Another thing my investigating revealed was that despite the common belief that short hamstrings contribute to low back pain, the research supporting the link is actually pretty poor. There was stronger support for hamstring asymmetry being linked to low back pain, so addressing if one side is tighter than the other seems more important than overall flexibility - in relation to low back pain anyway! (For more info on this and references, please get in touch.)
Despite the research , many people - myself included, report anecdotally how addressing tight hammys aided their overall comfort. For me, could that also be because of the strength work i've been doing? Absolutely! In fact, flexibility without muscular control isn't ideal (and potentially injurious), so it's always important to ensure stability surrounds your flexibility.
I will also add that even though hamstrings tension may not necessarily contribute to low back pain, a poorly performed hamstring stretch certainly can! How you go about addressing your inflexible pins is hugely important for injury avoidance - particularly to the lower back and especially in those who already suffer with lower back issues. So without further ado, allow me to introduce Chasing Lobsters' 'Highway to Happy Hamstrings'. :)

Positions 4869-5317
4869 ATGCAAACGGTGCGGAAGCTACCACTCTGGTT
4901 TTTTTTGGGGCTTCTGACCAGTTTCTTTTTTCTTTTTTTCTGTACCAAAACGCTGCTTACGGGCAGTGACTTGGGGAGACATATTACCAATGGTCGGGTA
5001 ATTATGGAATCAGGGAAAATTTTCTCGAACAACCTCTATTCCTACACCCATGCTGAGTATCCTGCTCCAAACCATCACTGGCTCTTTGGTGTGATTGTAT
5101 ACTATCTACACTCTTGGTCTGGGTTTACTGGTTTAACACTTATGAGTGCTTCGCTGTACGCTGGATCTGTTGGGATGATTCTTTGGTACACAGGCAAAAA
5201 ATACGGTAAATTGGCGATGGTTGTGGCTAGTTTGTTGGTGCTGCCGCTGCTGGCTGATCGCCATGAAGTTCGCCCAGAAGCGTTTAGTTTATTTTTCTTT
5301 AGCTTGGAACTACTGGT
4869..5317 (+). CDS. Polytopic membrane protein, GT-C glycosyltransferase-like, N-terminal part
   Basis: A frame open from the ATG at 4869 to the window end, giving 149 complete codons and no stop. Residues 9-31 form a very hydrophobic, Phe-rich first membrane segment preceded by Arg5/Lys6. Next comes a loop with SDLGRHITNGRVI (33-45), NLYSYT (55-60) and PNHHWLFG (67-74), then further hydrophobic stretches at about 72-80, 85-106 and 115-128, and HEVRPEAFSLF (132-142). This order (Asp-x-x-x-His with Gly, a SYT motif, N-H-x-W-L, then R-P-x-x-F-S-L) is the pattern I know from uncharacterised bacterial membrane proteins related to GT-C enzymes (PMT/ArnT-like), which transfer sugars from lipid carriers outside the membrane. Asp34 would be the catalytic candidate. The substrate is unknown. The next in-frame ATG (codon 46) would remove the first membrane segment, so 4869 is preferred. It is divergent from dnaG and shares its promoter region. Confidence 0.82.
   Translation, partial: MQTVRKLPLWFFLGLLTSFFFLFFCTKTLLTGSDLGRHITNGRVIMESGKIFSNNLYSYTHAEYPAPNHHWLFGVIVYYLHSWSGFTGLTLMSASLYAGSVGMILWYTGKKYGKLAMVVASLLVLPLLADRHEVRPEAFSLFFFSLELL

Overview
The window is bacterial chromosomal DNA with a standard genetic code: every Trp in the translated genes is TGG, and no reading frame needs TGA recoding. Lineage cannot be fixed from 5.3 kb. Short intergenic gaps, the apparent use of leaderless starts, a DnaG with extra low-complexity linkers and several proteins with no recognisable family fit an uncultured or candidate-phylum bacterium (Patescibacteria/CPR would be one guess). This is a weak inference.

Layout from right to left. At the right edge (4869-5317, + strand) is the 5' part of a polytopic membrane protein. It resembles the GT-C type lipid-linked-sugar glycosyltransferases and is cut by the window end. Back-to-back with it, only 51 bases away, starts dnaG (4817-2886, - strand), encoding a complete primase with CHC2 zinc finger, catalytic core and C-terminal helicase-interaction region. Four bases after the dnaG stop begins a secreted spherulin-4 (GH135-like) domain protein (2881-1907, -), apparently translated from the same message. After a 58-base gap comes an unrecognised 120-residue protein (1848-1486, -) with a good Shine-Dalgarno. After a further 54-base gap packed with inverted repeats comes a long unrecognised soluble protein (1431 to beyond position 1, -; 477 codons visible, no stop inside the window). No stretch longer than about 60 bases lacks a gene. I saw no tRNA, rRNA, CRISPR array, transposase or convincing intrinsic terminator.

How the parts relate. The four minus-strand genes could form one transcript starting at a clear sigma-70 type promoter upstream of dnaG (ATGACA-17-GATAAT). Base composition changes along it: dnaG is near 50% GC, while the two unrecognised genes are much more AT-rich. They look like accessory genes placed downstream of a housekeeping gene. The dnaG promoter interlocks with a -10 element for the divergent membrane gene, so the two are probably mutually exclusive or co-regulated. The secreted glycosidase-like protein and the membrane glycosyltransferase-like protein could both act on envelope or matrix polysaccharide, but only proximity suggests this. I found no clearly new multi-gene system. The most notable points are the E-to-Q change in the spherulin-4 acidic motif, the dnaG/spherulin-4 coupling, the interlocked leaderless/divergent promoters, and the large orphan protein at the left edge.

1. PEDAL THE DOWNWARD DOG
Possibly my favourite stretch of all time. Depending on your level of flexibility, you can either start with your hands on a raised surface, such as the stairs or a low bench, or you can go straight into the classic pose with hands and feet on the floor. It's important to focus on maintaining a neutral spine - no forward bend apart from a hinge at the hips.
To find your 'dog' start in a raised plank position and then push your hips up and backwards, keeping the legs straight - you should feel the stretch down the back of the legs. From this position gently bend one knee, allowing the same heel to lift slightly. Focus your efforts into the straight leg - this is where you'll feel the stretch. Hold for a second or two and then change. To deepen the stretch press your seat bones into the air as you drive the heel of the straight leg into the ground. Try not to allow the pelvis to twist as you bend the leg, and continuously apply pressure through the hands - pressing your chest to the floor, through your shoulders. Perform for at least a minute and enjoy as the stretch starts to ease!